Games Beaten 2023

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BoneSnapDeez
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Re: Games Beaten 2023

Post by BoneSnapDeez »

I've been sitting on that GBA Breath of Fire forever. Should really roll through that game again, it's so good. Nice reviews folks.
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Markies
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Re: Games Beaten 2023

Post by Markies »

Markies' Games Beat List Of 2023!
***Denotes Replay For Completion***

***1. Dragon Valor (PS1)***
2. Breath Of Fire (GBA)

3. Teenage Mutant Ninja Turtles: Shredder's Revenge (NS)

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I beat Teenage Mutant Ninja Turtles: Shredder's Revenge on the Nintendo Switch this evening!

The big game released last year for me was Teenage Mutant Ninja Turtles: Shredder's Revenge. I had heard that they were developing another TMNT Beat'Em Up by the company that did Streets of Rage 4 and I was already sold. The TMNT Beat'Em Up games on Genesis and Super Nintendo were some of my favorite games on those consoles, so to see a re-imagining of those games got me pretty excited. My friend picked up a copy and I absolutely loved it. Thankfully, another friend of mine bought me the game for Christmas and we decided to play through it on my Birthday weekend.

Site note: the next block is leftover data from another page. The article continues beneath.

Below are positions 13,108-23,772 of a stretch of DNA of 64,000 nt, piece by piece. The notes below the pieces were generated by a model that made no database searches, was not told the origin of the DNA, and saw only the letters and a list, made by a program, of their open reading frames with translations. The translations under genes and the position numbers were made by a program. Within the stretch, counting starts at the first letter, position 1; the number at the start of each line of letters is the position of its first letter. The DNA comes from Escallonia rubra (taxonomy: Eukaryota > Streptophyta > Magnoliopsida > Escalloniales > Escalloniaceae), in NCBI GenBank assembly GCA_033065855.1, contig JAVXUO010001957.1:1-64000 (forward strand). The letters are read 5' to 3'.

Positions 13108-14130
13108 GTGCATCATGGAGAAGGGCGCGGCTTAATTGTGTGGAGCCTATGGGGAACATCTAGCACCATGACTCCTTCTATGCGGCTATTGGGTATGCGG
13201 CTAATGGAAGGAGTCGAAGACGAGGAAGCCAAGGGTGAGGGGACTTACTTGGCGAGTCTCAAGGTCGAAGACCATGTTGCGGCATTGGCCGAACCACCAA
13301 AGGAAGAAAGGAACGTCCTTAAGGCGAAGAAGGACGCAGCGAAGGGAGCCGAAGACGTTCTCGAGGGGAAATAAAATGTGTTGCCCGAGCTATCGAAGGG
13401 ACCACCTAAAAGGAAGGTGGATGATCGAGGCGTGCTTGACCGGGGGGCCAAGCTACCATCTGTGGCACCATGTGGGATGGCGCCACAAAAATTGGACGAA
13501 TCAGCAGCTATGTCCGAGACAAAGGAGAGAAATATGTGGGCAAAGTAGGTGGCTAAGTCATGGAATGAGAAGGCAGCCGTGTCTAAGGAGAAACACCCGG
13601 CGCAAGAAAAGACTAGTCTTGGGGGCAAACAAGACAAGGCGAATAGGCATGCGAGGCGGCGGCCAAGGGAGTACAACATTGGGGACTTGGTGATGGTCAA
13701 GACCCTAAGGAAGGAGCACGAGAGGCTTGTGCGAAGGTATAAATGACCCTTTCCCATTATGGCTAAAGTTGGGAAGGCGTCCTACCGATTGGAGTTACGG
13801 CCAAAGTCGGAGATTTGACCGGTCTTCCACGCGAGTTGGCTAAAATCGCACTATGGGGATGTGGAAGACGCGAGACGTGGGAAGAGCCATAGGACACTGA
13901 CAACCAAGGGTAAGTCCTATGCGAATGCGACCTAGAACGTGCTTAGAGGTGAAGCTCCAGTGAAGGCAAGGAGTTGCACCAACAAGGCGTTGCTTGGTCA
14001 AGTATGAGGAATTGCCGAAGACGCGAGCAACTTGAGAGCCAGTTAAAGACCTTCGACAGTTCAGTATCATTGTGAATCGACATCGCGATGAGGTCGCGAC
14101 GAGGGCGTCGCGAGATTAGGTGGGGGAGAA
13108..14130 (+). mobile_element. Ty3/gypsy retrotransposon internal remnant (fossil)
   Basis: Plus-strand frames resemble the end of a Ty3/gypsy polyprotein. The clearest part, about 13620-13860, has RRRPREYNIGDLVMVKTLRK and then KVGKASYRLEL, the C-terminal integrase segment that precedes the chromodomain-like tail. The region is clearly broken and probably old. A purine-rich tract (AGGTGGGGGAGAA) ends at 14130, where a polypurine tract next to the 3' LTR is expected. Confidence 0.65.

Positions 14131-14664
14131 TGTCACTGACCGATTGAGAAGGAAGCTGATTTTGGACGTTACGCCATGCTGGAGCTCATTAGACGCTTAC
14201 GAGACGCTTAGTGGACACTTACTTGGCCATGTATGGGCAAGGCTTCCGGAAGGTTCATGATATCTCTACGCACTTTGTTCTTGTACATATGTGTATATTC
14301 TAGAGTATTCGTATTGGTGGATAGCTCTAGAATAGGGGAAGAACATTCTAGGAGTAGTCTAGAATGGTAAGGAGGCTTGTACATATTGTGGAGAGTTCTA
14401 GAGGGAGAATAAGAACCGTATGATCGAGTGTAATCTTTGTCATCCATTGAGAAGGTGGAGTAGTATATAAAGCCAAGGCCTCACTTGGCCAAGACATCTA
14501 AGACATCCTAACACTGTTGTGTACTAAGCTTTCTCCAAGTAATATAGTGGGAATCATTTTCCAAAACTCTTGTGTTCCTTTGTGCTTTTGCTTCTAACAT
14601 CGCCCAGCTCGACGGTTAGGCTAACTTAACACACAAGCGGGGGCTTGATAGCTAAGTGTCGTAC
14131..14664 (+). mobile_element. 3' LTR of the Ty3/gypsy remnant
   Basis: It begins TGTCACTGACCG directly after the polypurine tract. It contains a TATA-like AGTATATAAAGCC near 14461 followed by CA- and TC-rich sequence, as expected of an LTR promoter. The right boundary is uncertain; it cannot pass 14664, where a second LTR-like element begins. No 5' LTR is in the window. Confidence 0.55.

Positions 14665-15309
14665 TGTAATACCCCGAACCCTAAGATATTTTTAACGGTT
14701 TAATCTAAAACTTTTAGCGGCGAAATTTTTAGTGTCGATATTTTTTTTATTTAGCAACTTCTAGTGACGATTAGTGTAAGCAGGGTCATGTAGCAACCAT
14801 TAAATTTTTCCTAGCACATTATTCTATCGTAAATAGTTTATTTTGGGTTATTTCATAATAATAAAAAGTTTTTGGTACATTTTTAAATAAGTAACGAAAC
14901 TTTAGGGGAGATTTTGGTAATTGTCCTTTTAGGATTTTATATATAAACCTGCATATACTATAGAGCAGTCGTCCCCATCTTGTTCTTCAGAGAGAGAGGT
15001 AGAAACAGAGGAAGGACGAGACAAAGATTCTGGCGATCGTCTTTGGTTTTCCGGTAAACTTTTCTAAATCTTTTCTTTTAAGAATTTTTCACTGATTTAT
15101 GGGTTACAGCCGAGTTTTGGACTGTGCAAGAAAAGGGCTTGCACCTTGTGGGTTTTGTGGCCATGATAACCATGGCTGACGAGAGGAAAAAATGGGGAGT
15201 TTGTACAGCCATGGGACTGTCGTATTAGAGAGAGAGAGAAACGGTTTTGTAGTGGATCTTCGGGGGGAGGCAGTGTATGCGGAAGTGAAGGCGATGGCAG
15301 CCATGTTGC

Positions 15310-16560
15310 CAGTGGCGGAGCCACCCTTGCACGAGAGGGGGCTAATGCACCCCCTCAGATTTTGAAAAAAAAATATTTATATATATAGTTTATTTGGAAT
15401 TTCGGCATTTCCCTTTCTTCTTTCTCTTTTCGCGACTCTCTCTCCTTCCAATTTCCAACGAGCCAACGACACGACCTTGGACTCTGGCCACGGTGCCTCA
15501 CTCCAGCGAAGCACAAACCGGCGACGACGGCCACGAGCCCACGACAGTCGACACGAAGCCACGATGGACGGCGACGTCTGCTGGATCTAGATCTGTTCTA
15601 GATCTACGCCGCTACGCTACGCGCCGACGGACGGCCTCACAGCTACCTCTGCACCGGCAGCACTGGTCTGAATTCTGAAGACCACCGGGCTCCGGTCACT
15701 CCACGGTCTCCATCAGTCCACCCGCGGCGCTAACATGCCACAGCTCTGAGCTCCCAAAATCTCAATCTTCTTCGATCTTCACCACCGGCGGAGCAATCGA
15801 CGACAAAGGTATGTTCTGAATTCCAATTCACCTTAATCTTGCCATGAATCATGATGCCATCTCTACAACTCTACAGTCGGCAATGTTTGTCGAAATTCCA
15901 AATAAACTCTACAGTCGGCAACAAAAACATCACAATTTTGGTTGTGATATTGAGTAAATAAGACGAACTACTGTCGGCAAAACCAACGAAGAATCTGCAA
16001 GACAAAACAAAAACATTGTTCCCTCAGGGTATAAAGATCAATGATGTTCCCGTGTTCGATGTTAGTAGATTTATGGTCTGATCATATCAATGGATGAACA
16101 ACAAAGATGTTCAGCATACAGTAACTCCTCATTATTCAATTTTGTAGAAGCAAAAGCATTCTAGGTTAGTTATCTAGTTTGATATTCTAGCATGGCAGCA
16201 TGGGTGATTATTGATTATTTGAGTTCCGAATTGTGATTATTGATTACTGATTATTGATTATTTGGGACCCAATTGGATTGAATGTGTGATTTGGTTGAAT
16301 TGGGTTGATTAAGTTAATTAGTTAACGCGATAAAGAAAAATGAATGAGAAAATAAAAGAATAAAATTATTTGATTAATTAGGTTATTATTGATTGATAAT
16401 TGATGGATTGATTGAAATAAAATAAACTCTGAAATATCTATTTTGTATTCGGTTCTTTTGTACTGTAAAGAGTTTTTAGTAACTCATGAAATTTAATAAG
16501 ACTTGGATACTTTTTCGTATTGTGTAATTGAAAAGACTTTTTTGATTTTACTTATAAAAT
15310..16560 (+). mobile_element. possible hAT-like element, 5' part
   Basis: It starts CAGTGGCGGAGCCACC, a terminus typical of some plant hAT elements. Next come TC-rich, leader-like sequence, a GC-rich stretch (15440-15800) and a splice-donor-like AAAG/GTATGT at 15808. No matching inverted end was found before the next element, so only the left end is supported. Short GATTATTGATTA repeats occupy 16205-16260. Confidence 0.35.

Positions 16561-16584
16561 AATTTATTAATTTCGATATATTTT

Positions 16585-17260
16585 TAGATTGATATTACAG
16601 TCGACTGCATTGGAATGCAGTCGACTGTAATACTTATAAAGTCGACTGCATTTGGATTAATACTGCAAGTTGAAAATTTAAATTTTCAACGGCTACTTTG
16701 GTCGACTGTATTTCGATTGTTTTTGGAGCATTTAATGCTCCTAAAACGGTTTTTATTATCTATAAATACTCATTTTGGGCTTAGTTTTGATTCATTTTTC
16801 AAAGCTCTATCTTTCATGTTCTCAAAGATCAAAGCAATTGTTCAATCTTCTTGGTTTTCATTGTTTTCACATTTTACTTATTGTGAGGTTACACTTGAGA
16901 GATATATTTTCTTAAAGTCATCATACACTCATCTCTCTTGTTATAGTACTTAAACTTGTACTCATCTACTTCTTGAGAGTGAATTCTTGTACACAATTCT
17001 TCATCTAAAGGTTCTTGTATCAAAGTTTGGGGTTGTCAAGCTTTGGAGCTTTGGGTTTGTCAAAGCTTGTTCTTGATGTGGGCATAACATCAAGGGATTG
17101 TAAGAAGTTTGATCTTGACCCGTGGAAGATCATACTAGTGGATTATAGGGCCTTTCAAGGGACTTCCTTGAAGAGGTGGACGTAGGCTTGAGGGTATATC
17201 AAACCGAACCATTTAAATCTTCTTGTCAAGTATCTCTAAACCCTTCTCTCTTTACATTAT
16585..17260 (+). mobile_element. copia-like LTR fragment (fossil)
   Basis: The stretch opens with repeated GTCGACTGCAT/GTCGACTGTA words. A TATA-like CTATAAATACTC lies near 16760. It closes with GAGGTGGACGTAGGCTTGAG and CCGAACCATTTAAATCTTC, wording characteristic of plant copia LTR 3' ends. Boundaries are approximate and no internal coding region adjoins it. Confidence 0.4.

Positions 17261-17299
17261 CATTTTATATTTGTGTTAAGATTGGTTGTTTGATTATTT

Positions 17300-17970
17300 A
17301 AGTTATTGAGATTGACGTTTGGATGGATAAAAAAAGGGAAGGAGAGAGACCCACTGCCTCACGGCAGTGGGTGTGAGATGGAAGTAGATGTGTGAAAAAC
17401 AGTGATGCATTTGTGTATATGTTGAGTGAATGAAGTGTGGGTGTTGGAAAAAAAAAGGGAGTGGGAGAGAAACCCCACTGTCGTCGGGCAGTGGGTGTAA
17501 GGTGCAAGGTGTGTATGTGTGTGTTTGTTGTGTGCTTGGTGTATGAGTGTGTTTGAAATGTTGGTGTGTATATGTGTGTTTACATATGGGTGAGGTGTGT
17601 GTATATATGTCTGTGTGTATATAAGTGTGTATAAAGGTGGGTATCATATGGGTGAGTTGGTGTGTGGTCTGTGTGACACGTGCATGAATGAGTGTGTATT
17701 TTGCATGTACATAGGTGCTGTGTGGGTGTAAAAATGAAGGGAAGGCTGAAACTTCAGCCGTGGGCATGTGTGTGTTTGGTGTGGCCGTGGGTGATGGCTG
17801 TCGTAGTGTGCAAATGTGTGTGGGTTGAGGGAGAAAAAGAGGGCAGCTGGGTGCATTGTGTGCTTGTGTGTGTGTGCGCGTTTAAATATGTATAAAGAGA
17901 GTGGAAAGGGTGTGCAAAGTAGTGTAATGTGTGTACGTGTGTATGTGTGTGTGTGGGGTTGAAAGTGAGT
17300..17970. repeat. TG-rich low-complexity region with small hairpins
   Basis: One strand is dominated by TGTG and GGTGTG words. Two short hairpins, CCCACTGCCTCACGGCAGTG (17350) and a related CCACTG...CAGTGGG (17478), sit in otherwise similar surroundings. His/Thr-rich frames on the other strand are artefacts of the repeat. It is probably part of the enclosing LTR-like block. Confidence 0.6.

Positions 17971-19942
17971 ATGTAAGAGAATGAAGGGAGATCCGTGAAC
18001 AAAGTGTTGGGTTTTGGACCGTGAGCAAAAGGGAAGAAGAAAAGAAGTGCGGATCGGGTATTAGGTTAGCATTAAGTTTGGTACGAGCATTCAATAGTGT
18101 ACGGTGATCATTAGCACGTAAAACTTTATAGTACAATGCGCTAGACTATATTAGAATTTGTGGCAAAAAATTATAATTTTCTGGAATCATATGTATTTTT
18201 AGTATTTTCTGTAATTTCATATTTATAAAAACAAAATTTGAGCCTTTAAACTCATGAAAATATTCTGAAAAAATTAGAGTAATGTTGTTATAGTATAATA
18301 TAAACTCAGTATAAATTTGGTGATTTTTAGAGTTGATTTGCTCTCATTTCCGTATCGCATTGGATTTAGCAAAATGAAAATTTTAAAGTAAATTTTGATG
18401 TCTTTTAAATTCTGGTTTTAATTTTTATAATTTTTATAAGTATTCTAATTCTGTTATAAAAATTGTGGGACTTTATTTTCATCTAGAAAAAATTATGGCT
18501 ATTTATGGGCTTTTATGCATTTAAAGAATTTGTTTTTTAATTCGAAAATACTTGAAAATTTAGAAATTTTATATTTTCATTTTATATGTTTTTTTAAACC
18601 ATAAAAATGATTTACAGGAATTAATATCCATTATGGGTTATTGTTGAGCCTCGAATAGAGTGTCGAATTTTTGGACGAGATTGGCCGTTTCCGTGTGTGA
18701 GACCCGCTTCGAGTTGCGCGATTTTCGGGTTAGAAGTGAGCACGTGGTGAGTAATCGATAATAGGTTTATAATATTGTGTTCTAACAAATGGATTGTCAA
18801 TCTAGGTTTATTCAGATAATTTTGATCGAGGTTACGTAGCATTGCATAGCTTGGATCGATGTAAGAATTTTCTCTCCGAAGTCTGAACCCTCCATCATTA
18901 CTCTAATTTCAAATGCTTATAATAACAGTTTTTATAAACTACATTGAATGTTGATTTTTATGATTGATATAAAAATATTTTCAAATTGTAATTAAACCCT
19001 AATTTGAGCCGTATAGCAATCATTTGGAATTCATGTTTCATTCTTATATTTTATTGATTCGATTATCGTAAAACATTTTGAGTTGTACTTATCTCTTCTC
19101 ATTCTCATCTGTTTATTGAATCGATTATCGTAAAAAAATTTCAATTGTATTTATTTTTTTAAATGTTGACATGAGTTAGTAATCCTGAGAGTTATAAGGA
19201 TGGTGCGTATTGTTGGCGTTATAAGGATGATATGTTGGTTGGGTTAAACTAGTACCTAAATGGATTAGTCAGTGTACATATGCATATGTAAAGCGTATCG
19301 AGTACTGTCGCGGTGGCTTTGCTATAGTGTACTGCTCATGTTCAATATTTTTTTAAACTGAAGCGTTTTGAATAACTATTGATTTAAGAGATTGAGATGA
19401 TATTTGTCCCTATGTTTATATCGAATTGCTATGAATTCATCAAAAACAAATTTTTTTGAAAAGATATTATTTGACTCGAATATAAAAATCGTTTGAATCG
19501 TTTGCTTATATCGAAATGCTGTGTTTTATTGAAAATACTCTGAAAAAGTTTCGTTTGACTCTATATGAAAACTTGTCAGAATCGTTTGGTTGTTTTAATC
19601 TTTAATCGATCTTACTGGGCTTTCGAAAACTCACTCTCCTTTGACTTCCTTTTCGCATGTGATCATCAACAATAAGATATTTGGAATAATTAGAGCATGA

Teenage Mutant Ninja Turtles: Shredder's Revenge plays exactly what you think it would play like. It is made by the same team that did the Scott Pilgrim Vs. The World Beat'Em Up and it plays very much like that one. Add in some Streets of Rage 4 newness and the classic Turtles' game and you have a mixture for some fantastic action. Besides the 4 turtles, you can also play as Splinter, April and Casey Jones. Out of the 7 characters, each one is unique, so it is exciting to go through the game with each character to see how they play and get the different endings. You also have a variety of moves including many throwing your enemy into the screen, which is one of the greatest things ever in a video game. Each stage is different enough and they add in some vehicle levels to throw something different into the mix. You also have a good mix of characters from the old shows that return that brought back many memories from my childhood. You also have a large Super Attack with a meter that fills up quickly and is very fun to use.

The story is fairly basic and really doesn't hold your attention. In fact, it gets in the way a bit of the times, but I don't think anybody is playing this game for the story. Also, some of the enemies and bosses can be quite annoying. Bosses can only be hurt at certain times and enemies that are designed just to be annoying.